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Part 3: Twelve tips to prevent your child from being a victim of sexual abuse

Read and learn 12 Tips to Prevent Child Sexual Abuse.
Read and learn 12 Tips to Prevent Child Sexual Abuse.
Krysta Belliston


Most children are abused by someone they know and trust! Sexual abuse is also prevalent with teens; and the abuse can also occur in a dating relationship. Even though adults are the main perpetrators, an estimated 23% of perpetrators are under the age of 18. Studies show that exposure to pornography has adverse effects linked to sexual illness. Girls and boys are both at risk of being victims of sexual abuse.

How to tell and what to do

As a parent there are ways to tell if your child has been victimized. Once this problem has been identified there are certain steps to take to help your loved one. The main question at hand is, what can you do to prevent such a heinous crime from happening to your child? Local experts gave their input concerning this matter:

Marriage and Family Therapist, Carlos Cardenas, said, “Education is the strongest weapon…Its best to have them aware of things like bad touch, inappropriate behaviors, and outlets for safety. Creating a dialogue about these things and opening a channel in the event of anything happening so they will feel comfortable expressing what happened.”

Gabriela Galvan de Antillon indicated that, “No child can be “child proofed” from sexual abuse. However, as a parent you can empower your child or a loved one to be more aware and resistant to such events.” To begin, it is important to, “Develop a supportive home to ensure a child feels safe to communicate.”

Preventing with education

When educating your child consider the following 12 tips to help prevent them from being victims of sexual abuse:

1. Have a ‘Safety Network’, which is one person in the home and 2 other trusted people outside of the home” that your children can rely on, said Gabriela Galvan de Antillon.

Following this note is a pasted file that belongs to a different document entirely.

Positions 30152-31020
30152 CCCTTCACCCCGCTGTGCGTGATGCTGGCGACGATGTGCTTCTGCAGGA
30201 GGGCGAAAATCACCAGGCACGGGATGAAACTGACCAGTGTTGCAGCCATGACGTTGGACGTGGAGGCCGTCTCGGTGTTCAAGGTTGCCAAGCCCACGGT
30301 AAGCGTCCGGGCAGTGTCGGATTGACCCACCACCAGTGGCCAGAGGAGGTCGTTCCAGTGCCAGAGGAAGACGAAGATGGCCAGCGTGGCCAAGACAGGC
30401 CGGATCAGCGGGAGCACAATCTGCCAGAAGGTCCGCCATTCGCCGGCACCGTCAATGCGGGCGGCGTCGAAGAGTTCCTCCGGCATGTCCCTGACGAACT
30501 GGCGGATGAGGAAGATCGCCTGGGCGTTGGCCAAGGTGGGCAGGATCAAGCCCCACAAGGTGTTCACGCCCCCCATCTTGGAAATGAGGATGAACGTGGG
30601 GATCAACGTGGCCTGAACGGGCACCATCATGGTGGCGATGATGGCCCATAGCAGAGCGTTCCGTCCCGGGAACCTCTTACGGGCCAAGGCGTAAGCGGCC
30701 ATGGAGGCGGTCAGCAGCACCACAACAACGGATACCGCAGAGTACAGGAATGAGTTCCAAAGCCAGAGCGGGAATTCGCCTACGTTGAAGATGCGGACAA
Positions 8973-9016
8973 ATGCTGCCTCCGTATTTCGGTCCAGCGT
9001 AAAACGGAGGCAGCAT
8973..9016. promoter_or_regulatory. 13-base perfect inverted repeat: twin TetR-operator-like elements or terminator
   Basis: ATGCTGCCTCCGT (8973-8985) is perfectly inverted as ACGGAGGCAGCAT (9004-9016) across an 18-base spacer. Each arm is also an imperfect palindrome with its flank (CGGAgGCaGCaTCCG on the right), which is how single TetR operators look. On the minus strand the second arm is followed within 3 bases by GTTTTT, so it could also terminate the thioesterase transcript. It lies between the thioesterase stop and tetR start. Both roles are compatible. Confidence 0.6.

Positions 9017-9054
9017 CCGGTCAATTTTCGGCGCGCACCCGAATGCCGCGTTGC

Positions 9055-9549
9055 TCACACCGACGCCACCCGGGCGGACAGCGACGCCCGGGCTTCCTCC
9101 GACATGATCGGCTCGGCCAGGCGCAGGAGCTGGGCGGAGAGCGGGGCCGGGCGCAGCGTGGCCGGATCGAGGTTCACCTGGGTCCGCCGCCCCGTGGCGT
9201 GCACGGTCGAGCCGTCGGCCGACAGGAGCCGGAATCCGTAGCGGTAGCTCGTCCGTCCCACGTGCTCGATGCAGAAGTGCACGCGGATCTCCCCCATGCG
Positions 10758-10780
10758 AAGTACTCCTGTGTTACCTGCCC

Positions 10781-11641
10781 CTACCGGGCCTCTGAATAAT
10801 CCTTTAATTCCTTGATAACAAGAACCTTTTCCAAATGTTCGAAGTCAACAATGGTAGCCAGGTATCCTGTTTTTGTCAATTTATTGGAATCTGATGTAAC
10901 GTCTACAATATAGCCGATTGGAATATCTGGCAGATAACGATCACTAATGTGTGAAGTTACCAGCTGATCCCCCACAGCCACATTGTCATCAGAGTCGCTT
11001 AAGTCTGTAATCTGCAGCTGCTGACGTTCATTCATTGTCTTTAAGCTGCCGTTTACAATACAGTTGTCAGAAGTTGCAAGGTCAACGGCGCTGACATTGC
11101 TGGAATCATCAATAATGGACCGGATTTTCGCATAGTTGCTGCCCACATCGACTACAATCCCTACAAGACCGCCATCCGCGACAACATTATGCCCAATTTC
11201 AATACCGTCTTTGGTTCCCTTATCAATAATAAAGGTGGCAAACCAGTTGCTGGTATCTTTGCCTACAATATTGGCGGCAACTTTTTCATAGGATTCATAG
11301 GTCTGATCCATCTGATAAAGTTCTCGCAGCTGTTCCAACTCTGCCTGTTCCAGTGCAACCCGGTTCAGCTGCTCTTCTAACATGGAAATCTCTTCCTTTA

2. “Talk about sex to your children in an age-appropriate way, using the correct terms for body parts,” added Galvan de Antillon. To which she also suggests to talk about sexual abuse, in an age-appropriate manner.

3. Help your children remember parent or guardian’s name(s), address, and phone number.

4. Emphasize that grown-ups don’t ask kids for help, they ask other adults.

5. Help them realize that adults should not tell kids secrets.

6. Be aware of your children at all times, and do not leave them unsupervised.

7. Replace the word “stranger” with “tricky person”… “Anyone who tries to get a child to break their safety rules or hurt their body is not okay” ( Note: If you child is in a situation outside of the home where they need help they may need to talk to a stranger. A suggestion is to, “…FREEZE & YELL or go to a mom with kids”.

8. Teach about private areas: “everybody’s bathing suit areas are private areas”; and let them know that they are the boss of their body.

9. It’s okay to say NO: Teach the following principle: “I don’t have to be POLITE, if someone makes me feel scared or uncomfortable. It’s okay to say NO… even to a grownup, if I have to.”

10. Teach children about the "Uh-Oh" feeling: “I will always pay attention to my Special Inner Voice, especially if I get an “uh-oh” feeling.”

11. Let them know to not accept anything or go anywhere without asking someone from the safety network first, starting with the person from home.

12. It's okay to tell: Let your children know that it is okay to tell an adult (from the Safety Network) if anything happened to them that made them feel uncomfortable. Remind them they will not be at fault if they speak up.

Books to educate children:

No Trespassing-This is MY Body! by Pattie Fitzgerald

Super Duper Safety School: Safety Rules For Kids & Grown-Ups by Pattie Fitzgerald

Bobby and Mandee's Good Touch/Bad Touch: Children's Safety Book by Robert Kahn

Your Body Belongs to You by Cornelia Maude Spelman

I Said No! A kid-to-kid guide to keeping your private parts private by Kimberly King and Sue Rama

Other Resources:

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